Ah, the $64,000 question. In the absence of detailed analysis, it's hard to specify the exact cause for this heat wave, from a meteorological or climatological view point. However, events like this are consistent with research showing that heat waves are more likely with
global warming
. I like the metaphor of loaded dice, global warming is not specifically responsible for any heat wave, but it will make them happen more often.

Tropics
My thinking on Invest 96L is unchanged from this blog entry. In summary, I believe that 96L has a <50 % chance becoming a tropical cyclone before it makes landfall. If it does so, it will likely be near the coast when that happens. In any event though, the winds and waves it generates will likely disrupt oil spill recovery efforts. Also, I would expect a broad area of showers and 20+ mph winds will affect the Gulf coast somewhere from south Texas to Louisiana.

Next update
I'll have an update this afternoon to talk about the tropics.

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1337. oakland
Quoting TropicalAnalystwx13:
I say that the 8 PM percentage for 96L will be between 0 and 100%


LOL You can't possibly be wrong.
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I say that the 8 PM percentage for 96L will be between 0 and 100%
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Quoting StSimonsIslandGAGuy:
And I think the heatwave header is entirely appropriate, since the 1980 heatwave killed over 1,000 people in the USA, and another heatwave killed over 700 in Chicago in 1995. 96L has no chance of a death toll like that.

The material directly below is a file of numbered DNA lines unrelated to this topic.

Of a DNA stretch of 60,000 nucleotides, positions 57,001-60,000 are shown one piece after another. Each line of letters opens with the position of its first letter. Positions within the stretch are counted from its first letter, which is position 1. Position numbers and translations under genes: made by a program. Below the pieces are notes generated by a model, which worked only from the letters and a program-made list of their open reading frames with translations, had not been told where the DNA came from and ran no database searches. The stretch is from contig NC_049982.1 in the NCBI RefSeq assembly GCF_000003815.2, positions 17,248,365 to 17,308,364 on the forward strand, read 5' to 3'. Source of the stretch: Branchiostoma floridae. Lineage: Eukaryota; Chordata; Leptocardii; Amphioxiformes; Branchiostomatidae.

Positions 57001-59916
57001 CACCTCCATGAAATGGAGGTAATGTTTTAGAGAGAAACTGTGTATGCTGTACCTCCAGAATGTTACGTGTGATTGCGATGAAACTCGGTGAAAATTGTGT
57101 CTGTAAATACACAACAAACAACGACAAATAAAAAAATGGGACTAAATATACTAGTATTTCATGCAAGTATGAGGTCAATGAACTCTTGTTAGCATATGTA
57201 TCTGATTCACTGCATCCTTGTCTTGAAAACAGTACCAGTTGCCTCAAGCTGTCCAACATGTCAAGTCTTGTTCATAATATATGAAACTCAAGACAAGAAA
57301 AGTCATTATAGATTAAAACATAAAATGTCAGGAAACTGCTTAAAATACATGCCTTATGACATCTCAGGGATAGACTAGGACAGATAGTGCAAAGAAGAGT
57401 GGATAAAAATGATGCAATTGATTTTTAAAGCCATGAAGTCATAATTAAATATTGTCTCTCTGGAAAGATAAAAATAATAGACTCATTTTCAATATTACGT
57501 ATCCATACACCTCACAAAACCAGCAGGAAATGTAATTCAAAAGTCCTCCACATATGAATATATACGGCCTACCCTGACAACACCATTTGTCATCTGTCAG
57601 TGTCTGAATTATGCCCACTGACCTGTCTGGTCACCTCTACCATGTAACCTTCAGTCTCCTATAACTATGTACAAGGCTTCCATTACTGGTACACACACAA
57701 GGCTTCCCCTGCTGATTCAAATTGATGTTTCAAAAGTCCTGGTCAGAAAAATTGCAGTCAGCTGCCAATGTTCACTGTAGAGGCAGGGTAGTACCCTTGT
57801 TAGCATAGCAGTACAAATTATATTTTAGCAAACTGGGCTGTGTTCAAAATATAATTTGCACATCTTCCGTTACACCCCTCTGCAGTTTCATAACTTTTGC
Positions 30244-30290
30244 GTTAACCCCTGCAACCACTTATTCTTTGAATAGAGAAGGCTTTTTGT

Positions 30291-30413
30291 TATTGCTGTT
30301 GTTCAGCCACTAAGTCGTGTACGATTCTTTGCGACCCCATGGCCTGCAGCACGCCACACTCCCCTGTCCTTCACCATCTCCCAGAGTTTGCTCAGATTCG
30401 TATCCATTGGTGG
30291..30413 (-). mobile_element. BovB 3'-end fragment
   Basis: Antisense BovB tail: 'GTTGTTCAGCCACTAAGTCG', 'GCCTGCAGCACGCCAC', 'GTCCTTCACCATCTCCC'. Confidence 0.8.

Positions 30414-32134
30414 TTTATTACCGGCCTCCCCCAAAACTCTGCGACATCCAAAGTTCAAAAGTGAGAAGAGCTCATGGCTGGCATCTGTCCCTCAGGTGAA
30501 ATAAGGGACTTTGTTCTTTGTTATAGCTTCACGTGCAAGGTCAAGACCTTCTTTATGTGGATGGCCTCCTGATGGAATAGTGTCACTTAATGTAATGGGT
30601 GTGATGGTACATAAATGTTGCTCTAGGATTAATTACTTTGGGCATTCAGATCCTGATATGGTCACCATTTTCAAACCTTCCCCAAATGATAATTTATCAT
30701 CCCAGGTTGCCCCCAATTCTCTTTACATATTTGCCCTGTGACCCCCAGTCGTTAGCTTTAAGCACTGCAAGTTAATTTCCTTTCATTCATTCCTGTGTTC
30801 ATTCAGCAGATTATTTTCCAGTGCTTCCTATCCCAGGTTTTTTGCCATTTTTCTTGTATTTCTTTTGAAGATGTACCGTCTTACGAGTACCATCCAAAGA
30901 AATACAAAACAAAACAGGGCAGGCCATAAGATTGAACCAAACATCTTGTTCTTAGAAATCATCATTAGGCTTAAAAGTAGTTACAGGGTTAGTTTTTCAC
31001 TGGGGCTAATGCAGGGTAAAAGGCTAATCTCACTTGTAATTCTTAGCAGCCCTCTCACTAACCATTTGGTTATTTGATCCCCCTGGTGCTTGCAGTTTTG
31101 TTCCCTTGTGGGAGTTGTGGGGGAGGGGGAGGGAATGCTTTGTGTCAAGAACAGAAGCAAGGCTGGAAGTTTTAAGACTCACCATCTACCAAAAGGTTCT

Heat wave?? ... its hotter than that everyday here in SE Texas from May - Sept and it never makes national news..

Its summer time so it does happen to get hot!! You'll never see the triple digits here reported on the E coast ever... makes zero sense...
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1334. Levi32
Quoting TexasHurricane:


Hi Levi, any changes in your thinking on 96L?


Nope, no changes from my blog entry earlier this afternoon.
Member Since: November 24, 2005 Posts: 635 Comments: 26547
Quoting Levi32:


Depends on how you define "center". All invests are given coordinates but they do not necessarily represent a low pressure center of any kind or the center of any kind of circulation. In disorganized disturbances the "center" is given as just the approximate center-point of the area of disturbed weather.
It was sorta meant in a sarcastic way, like the center point of a system, not necessarily the circulation.
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I would say yes to code red.
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Quoting Levi32:


Depends on how you define "center". All invests are given coordinates but they do not necessarily represent a low pressure center of any kind or the center of any kind of circulation. In disorganized disturbances the "center" is given as just the approximate center-point of the area of disturbed weather.


Hi Levi, any changes in your thinking on 96L?
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Quoting hunkerdown:
60.1%
LOL. Ok, that's it.
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Quoting bakers:


Oh really?





If that doesn't have a center, then neither does the Houston Rockets. ;)


Member Since: September 7, 2007 Posts: 1 Comments: 937
1327. Levi32
Quoting MiamiHurricanes09:
All systems have a center.


Depends on how you define "center". All invests are given coordinates but they do not necessarily represent a low pressure center of any kind or the center of any kind of circulation. In disorganized disturbances the "center" is given as just the approximate center-point of the area of disturbed weather.
Member Since: November 24, 2005 Posts: 635 Comments: 26547
1326. Dakster
Are we getting a red alert for the 8pm??